Being married gives you plenty of options to practice forgiveness—both asking for your spouse’s forgiveness and forgiving them when they do you wrong. Sometimes, it is a small offense that is easy to overlook (Proverbs 19:11). But there are also times when the sin seems too big to forgive, or you’re just fed up with having to forgive them for the seventh time that day (Luke 17:4).
How do you forgive your spouse when forgiveness is hard?
Often, the reason we don’t want to forgive someone is because we misunderstand what forgiveness is. We think it means we have to first stop feeling pain or forget that the offense happened. However, feeling and forgetting are not conscious actions that you can command someone to do. Since God commands us to forgive (Colossians 3:13), we know that forgiveness has to be a choice that we control.
Forgiveness is a decision, not a feeling. It’s a choice we make to cancel the relational debt that someone owes us. It means that we won’t punish them or seek revenge (Proverbs 24:29), and that we will not hate them (1 John 3:15) or hold a grudge (Matthew 5:21-22). Instead, we hand the situation over to God. We acknowledge that Christ’s sacrifice is sufficient to cover their sins, just like it covers our own (Colossians 2:13-14).
Why should you forgive your spouse? The motivation for forgiving anyone comes from how God has forgiven all of us.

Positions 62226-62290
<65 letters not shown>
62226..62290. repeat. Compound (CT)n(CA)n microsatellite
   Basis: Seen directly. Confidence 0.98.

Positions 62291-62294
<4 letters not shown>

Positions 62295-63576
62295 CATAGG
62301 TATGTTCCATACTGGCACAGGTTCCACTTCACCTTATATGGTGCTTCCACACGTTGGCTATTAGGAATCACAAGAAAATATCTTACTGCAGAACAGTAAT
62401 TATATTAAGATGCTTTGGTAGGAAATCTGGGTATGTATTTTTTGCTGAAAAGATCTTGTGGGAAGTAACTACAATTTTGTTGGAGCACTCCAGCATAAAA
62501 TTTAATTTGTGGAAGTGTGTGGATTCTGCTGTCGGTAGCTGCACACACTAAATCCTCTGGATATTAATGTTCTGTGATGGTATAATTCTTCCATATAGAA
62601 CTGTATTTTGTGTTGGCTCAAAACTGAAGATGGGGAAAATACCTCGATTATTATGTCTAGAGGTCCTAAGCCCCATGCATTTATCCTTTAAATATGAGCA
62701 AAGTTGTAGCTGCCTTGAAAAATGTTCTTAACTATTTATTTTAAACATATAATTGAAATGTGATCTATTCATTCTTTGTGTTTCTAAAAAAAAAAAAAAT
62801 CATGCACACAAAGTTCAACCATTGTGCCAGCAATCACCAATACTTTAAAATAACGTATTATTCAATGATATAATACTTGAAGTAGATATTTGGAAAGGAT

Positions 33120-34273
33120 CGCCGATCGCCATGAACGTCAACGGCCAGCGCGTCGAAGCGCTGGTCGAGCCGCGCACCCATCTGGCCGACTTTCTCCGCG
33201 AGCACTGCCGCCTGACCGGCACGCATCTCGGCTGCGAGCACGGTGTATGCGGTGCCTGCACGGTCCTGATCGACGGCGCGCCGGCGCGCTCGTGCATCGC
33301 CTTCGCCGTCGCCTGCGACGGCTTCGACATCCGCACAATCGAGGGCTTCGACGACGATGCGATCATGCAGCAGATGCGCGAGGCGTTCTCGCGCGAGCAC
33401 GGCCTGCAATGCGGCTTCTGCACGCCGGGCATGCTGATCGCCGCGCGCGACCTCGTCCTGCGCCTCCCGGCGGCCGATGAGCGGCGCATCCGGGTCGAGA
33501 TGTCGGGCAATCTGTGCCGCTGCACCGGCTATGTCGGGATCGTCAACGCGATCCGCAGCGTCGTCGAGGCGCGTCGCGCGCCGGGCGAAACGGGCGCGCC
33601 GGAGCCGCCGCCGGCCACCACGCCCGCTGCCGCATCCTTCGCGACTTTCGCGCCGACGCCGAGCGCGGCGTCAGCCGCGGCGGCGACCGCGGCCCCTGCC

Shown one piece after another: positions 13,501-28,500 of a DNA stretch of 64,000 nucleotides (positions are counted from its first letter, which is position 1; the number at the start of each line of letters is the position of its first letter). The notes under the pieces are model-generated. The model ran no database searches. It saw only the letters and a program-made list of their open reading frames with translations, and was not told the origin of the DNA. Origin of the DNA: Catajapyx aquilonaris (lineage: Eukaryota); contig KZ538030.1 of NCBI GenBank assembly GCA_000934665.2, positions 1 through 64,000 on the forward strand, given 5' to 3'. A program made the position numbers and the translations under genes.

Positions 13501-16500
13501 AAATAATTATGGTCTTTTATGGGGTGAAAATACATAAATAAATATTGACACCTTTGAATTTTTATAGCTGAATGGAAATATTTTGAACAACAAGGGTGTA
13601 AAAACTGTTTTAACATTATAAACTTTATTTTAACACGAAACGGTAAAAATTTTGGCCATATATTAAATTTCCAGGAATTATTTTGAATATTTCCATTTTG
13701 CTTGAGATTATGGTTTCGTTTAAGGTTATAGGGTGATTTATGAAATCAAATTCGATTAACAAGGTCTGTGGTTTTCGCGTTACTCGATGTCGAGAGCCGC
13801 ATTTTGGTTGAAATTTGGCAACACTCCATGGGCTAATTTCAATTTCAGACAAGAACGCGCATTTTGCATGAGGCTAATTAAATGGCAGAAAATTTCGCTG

When focused on how your spouse has sinned against you, it can be easy to overlook or minimize your own sins. You may think that your sins are not that bad in comparison—if you think about them at all. However, from God’s standpoint, all sin creates a massive debt which you can never repay (Matthew 18:23-35). God chooses to forgive you anyway, at great cost to Himself (1 Peter 2:24). Because you have been forgiven much, you should be willing to forgive much (Matthew 6:14-15). Otherwise, you are like the “unforgiving servant” in Matthew 18, who has been granted amazing grace but refuses to extend any grace to others.
When you’ve been deeply hurt by someone, forgiving them can seem like an impossible task. But God doesn’t leave you to fend for yourself. Pray to Him for peace (Philippians 4:6-7) and the strength (Philippians 4:13) to forgive them.
Pray for understanding. In some situations, both sides can be at fault; you might need to both forgive your spouse and ask for their forgiveness. For example, if you get into an argument and start calling each other names, then both of you will have something to forgive the other person for. Ask God to search your heart and point out if there are any things that you should ask forgiveness for (Psalm 139:23-24). There might not be anything; sometimes you are an innocent victim. Other times, your role might be relatively minor, with your spouse responsible for most of the problem. But even if you are only responsible for a tiny part, fully own that part and seek forgiveness as you grant forgiveness to them.
Forgiving your spouse does not mean that you are giving them permission to do the same thing again. And in some situations, it can be wise to set boundaries to protect yourself going forward. For example, you can forgive your spouse for looking at pornography while also installing internet filters to block such content.
In the end, forgiving your spouse is a decision you have to make. It is up to you; it’s not based on what your spouse does (or does not do).
If you are having difficulty forgiving your spouse or rebuilding trust in your marriage, there is help. Re|engage is designed for couples who are looking to reconnect, restore, or resurrect their marriages. You can learn more about re|engage or find a location near you.